to begin with. But as I lived with them, everything
began to fall into place and seeped into me so
much that I asked for permission to extend my
stay from three days to 23 days. Then it was the
parting that was more traumatic.
is it that pushed you to such a strikingly unusual
This was for a script I was writing with the dream
of making a film on an unusual subject. I had
worked in two films where I play a mentally “not-all-there”
person. One is Amol Palekar’s Ankahee where
the woman becomes completely normal after marriage
and when she becomes pregnant. The other is Sudhir
Mishra’s Main Zinda Hoon where the pressures
of a low middle class family bear down so heavily
on the earning daughter-in-law that she goes completely
insane in the end. After having done these two
roles, I wished to explore the impact of playing
such characters on the actress who plays them.
So, I decided to make a film on the subject. I
felt I needed to live with mentally sick people
for some time to understand what mentally sick
is all about. And I came out with questions about
the line that divides the mentally healthy and
the mentally sick. It changed my perspective on
life. Today, I live alone, I go on long treks
all by myself, I read, I take pictures and am
happy to able to live life on my own terms. Some
of this philosophy comes across in a poem dedicated
to Smita Patil.
Tell us something about the Best Supporting Actress
award you won in Pakistan at the Karachi film
festival for your performance in Leela.
I am not used to getting awards. It was new for
me, and one hardly expects an Indian actress to
get an award from Pakistan. I was truly touched.
It was also for me, a trip into a kind of psychological
nostalgia because five years ago, I visited Lahore
to trace my roots. My parents studied in Government
college, Lahore. As for Leela, I loved my role.
After playing more subdued characters in most
of my films, I needed to play a strong character.
The last time I won an award was way back in 1982,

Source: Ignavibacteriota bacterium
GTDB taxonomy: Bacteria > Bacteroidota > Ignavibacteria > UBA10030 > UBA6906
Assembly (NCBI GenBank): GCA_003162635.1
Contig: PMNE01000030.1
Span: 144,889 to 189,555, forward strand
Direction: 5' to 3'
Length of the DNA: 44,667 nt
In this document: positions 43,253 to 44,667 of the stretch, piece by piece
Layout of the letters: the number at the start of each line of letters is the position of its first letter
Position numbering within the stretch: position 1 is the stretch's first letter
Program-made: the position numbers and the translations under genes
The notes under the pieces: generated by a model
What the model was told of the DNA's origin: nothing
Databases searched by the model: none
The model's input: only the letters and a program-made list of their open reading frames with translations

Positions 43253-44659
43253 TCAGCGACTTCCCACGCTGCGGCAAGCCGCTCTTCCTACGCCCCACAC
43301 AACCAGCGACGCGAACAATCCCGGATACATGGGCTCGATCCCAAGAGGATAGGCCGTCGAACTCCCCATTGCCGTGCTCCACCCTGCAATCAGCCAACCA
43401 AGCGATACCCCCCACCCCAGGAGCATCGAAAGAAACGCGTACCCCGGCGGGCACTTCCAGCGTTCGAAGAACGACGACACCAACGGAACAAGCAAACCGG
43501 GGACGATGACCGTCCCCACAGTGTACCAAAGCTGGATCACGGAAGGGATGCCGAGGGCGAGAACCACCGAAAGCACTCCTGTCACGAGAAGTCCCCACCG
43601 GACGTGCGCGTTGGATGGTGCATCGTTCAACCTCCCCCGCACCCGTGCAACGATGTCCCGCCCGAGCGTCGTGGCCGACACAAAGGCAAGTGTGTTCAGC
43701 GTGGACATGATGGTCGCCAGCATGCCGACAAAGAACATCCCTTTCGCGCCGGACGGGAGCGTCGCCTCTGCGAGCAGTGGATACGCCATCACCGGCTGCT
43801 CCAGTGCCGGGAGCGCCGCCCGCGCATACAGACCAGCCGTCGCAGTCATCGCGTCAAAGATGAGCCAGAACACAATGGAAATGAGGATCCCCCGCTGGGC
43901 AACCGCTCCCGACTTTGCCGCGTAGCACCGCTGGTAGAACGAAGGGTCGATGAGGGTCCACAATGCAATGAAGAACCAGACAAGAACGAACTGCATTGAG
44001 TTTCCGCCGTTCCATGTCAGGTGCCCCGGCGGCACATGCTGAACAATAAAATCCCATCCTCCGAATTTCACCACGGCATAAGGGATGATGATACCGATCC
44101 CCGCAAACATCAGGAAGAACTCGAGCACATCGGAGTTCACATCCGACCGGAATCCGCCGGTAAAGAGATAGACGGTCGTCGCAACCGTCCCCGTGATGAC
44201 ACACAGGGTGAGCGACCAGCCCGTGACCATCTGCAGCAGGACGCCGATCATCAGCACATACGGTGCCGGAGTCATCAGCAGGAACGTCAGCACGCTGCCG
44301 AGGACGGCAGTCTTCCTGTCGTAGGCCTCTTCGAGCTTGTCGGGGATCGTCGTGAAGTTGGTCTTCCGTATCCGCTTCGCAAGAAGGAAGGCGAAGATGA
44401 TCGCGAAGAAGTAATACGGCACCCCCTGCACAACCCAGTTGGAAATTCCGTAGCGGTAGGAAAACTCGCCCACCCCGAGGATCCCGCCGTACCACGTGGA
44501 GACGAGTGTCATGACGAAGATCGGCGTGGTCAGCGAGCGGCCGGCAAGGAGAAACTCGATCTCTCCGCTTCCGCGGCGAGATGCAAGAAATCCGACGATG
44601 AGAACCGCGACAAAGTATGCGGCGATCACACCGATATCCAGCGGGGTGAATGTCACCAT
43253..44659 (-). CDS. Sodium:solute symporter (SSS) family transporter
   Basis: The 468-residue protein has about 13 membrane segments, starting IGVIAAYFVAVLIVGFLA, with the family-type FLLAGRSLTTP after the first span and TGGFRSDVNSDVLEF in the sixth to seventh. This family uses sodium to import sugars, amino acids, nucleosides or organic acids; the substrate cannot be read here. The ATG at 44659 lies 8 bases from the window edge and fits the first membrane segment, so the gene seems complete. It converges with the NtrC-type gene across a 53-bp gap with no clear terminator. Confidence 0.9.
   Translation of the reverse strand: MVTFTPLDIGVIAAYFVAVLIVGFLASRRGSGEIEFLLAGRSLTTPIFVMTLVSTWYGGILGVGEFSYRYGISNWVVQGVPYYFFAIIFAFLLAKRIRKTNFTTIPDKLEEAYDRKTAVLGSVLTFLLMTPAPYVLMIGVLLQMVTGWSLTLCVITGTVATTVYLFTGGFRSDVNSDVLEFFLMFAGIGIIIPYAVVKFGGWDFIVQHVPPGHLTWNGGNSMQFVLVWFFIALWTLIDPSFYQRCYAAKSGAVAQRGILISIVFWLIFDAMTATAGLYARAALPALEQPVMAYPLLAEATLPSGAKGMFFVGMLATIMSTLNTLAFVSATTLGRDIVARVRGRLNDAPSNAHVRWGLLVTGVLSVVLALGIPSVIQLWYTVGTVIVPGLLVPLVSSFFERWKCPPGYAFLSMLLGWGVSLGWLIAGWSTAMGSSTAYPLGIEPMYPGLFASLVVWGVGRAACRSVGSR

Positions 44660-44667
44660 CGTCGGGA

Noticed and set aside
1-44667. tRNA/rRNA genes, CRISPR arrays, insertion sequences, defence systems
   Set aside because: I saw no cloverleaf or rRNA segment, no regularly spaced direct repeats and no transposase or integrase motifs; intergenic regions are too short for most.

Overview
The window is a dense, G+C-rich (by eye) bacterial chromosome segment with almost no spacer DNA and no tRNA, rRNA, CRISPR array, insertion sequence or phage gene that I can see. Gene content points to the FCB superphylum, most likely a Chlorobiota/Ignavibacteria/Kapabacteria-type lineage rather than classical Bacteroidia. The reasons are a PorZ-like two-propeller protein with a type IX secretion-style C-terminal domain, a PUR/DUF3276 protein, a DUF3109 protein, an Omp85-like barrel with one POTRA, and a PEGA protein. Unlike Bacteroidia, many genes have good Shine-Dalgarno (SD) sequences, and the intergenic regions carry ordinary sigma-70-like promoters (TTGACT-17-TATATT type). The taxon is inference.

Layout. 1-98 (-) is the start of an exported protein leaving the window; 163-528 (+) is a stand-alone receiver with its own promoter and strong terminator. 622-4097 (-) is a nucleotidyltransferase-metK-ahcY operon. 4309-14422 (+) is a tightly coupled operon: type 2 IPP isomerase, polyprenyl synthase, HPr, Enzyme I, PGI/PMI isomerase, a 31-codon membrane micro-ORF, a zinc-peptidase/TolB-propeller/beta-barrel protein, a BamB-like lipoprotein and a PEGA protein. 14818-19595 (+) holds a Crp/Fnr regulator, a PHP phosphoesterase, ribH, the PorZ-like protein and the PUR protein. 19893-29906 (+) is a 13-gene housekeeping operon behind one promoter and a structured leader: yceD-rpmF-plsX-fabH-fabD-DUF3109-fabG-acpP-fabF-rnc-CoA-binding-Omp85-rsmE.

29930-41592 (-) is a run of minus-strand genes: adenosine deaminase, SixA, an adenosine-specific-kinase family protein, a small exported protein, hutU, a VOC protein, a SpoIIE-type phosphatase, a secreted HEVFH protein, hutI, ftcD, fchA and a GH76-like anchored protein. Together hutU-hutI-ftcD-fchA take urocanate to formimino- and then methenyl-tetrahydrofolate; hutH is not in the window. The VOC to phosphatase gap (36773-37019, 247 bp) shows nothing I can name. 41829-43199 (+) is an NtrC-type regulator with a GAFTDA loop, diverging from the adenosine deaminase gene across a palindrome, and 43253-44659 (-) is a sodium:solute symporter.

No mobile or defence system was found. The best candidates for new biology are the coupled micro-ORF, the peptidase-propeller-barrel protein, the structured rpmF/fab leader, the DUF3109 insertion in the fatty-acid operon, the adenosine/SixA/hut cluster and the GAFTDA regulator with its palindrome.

after the release of my first film Ek Baar Phir.
But that wasn’t for acting, it was more
for a newcomer.
among your oeuvre would you pick out as your favourite
My first film Ek Baar Phir, directed by Vinod
Pande, continues to be closest to my heart. But
other than that, I have worked with several directors
in several unusual roles that have transcended
the screen to influence me deeply. They might
not have been commercially successful but they
are characters not many actresses would have cared
to step into. Among them are Buddhadev Dasgupta’s
Andhi Gali, Sudhir Mishra’s Main Zinda Hoon,
Amol Palekar’s Ankahee, Ketan Mehta’s
Mirch Masala, Prakash Jha’s Damul and Jagmohan
Mundra’s Kamla and Bawandar.
about Indian diaspora movies?
I am truly proud of the recent resurgence of South
Asian films being brought into the mainstream
and being screened in India, be it the big screen
or small. Somnath Sen’s Leela for instance,
debuted at the Reel World Film Festival, Toronto.
It was not a mainstream film but it bravely explored
meaningful issues like divorce, infidelity, sexual
awakening and generation gap. I enjoyed my roles
in Freaky Chakra and Wings of Hope, besides playing
the social worker in Bawandar. Shooting for Freaky
Chakra was like a picnic. It was a very bold and
unusual role, something I had not played before.
The story is about an unpopular middle-aged woman
who suddenly discovers a new meaning to life when
a young boy (Sunil Raoh) enters her life. There
are a few steamy scenes between the two of us,
but I was doing them this time around, as I was
no longer the young and naïve girl playing
the lead in Ek Baar Phir in 1979.
---Trans World Features